Ian Kinsler famously — and quite peevishly — wished his former team bad tidings after being traded, saying he wished they’d go 0-162 and calling his former GM Jon Daniels names. The guy he was traded for is a lot more magnanimous about his old mates.
This about the Tigers, from Jeff Passan’s feature on how Fielder is adjusting to Texas:
“I hope they win their division and have a great year,” Fielder said. “Unfortunately if they play us in the playoffs they might lose. If I didn’t say that, I’d be playing for the wrong team, wouldn’t I? I hope they have a great year. It’s a great bunch of guys, a great team.”
No sleazeballs among them? Not even one?
Read the entire article to hear about Fielder’s attitude. Which is the same as it ever was, really. Realistic and pretty level-headed. Despite how some Tigers fans felt about his alleged lack-of-engagement or caring as he left town.
Free agent right-hander Yovani Gallardo is headed back to the Brewers on a major league deal, The Athletic’s Ken Rosenthal reports. No other terms have been reported yet, as the agreement is still pending a physical.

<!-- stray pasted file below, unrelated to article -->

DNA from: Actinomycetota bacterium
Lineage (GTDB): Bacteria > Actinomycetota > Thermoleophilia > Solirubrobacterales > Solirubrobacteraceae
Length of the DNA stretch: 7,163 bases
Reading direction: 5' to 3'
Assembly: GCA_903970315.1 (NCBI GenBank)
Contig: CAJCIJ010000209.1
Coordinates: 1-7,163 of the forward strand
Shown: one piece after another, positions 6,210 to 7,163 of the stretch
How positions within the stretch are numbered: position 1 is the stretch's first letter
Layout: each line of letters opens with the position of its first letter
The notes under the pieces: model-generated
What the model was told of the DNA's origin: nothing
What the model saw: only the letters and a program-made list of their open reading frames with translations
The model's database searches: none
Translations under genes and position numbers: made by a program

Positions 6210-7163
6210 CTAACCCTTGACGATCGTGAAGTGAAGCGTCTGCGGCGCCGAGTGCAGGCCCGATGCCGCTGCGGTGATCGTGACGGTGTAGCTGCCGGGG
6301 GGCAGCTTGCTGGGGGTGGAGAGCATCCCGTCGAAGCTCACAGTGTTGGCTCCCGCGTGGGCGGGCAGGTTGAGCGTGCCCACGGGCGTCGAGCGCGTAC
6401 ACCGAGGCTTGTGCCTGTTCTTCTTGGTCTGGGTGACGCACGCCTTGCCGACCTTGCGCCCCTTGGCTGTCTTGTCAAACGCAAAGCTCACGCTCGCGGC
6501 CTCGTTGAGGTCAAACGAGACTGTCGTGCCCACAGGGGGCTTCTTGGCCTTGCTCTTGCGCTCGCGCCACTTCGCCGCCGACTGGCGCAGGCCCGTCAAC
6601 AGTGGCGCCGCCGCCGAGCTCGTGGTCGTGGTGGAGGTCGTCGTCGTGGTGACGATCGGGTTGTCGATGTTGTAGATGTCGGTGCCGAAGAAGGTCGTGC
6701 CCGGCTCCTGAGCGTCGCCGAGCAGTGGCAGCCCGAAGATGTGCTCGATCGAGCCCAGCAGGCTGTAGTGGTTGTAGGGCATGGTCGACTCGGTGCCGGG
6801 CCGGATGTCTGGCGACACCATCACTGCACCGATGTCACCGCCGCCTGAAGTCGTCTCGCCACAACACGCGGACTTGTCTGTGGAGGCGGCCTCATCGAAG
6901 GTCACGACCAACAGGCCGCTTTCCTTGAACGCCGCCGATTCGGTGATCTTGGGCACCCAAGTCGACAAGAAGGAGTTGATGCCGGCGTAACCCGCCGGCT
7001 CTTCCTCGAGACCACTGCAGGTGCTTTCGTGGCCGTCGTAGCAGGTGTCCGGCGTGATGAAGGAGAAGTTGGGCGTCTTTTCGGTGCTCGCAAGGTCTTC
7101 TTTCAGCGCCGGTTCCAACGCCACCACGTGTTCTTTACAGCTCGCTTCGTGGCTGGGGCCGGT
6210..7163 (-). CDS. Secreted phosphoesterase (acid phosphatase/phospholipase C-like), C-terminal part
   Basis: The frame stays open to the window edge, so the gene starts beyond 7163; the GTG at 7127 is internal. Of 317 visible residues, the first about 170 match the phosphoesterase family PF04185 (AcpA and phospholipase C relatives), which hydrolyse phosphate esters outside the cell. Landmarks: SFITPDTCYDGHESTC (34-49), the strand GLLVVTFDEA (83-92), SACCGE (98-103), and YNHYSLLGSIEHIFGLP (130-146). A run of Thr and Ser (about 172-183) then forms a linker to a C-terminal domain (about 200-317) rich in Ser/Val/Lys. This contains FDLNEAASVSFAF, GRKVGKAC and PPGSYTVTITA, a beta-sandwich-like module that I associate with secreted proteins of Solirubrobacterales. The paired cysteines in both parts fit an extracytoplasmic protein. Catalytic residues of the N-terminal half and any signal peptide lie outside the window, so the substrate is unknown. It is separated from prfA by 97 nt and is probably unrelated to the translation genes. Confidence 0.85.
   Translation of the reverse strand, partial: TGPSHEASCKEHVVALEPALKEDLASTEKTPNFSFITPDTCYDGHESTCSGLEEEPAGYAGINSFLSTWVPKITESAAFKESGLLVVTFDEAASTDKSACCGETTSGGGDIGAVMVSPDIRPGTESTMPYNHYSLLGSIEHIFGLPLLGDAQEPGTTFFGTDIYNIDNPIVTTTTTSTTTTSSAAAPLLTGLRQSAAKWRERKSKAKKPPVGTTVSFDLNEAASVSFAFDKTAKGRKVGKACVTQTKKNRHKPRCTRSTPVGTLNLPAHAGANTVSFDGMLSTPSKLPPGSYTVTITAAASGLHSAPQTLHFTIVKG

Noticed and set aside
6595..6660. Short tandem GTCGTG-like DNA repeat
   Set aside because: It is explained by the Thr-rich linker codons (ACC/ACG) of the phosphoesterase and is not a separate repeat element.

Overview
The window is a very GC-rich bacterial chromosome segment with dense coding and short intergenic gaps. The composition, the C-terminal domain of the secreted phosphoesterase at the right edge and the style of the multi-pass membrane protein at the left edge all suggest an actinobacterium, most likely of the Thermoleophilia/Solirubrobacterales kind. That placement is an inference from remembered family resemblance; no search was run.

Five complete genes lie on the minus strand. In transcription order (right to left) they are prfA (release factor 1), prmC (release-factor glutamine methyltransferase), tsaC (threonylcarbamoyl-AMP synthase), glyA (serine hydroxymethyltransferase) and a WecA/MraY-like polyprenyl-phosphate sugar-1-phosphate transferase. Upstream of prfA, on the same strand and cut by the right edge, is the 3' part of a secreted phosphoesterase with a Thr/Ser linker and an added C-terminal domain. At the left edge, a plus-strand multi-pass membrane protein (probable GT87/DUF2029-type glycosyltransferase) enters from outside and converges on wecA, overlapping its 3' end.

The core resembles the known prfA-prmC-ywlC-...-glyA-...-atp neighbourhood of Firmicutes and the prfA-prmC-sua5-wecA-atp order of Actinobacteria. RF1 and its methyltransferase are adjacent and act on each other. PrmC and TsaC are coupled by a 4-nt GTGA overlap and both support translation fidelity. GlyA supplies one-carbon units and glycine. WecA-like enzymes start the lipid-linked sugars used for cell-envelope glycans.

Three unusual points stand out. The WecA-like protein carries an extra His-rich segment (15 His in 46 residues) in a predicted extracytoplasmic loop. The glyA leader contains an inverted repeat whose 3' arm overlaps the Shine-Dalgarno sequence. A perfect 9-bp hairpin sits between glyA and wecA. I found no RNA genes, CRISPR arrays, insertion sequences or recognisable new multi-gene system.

Gallardo, 31, completed a one-year run with the Mariners before getting his $13 million option declined by the team last month. He provided little value during his time in Seattle, pitching to a 5-10 record in 22 starts and putting up a 5.72 ERA, 4.1 BB/9 and 6.5 SO/9 in 130 2/3 innings as both a starter and reliever.
Still, assuming the veteran righty is on the cusp of a comeback, he may as well try for it with his original club. Gallardo last appeared for the Brewers from 2007 to 2014, racking up a cumulative 20.8 fWAR and peaking during the 2010 season, when he earned his first All-Star nomination and Silver Slugger award. This will be his ninth career season with the club.
Even with Gallardo aboard, the Brewers are expected to continue deepening their pitching stores for 2018. With team ace Jimmy Nelson still recovering from shoulder surgery, the club will enter the season with a projected rotation of Gallardo, Zach Davies, Chase Anderson and Junior Guerra, the latter of whom pitched just 70 1/3 innings in 2017 following a right calf strain and shin contusion. Another big name pitcher could help cement Milwaukee’s rotation and keep them competitive for another year, though they don’t appear to have made any concrete moves in that direction so far.